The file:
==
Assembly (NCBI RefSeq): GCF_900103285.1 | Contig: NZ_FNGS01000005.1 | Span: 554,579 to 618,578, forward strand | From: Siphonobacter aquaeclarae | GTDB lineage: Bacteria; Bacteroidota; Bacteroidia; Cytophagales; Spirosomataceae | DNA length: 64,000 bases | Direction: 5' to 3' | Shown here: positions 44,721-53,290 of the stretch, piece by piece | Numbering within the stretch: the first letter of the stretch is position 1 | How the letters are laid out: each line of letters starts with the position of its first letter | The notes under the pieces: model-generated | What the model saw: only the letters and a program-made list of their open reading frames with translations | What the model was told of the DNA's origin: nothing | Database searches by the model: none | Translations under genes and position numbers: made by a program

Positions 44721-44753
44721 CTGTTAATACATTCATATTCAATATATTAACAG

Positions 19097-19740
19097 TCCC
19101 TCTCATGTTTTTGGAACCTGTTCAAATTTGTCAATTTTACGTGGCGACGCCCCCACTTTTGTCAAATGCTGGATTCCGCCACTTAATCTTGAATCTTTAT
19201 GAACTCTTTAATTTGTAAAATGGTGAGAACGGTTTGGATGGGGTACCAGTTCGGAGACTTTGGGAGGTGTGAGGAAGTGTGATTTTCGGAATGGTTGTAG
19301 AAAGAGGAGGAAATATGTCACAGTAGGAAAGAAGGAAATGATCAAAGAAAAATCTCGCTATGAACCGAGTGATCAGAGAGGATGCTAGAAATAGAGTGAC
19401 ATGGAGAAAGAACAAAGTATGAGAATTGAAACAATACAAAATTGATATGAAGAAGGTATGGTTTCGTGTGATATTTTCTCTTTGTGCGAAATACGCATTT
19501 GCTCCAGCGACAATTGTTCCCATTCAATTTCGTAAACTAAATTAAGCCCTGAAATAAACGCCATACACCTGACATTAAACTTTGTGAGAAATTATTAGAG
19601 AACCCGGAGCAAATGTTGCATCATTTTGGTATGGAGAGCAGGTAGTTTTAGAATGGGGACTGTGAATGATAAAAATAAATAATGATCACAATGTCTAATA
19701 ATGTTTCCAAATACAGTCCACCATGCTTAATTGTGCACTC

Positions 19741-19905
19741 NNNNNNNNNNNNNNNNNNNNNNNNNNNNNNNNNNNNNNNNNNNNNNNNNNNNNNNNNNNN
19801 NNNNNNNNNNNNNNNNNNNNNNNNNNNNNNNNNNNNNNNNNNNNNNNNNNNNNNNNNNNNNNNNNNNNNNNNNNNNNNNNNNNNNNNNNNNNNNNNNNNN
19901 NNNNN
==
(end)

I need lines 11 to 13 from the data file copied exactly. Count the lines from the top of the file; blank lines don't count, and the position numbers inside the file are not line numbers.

19601 AACCCGGAGCAAATGTTGCATCATTTTGGTATGGAGAGCAGGTAGTTTTAGAATGGGGACTGTGAATGATAAAAATAAATAATGATCACAATGTCTAATA
19701 ATGTTTCCAAATACAGTCCACCATGCTTAATTGTGCACTC

Positions 19741-19905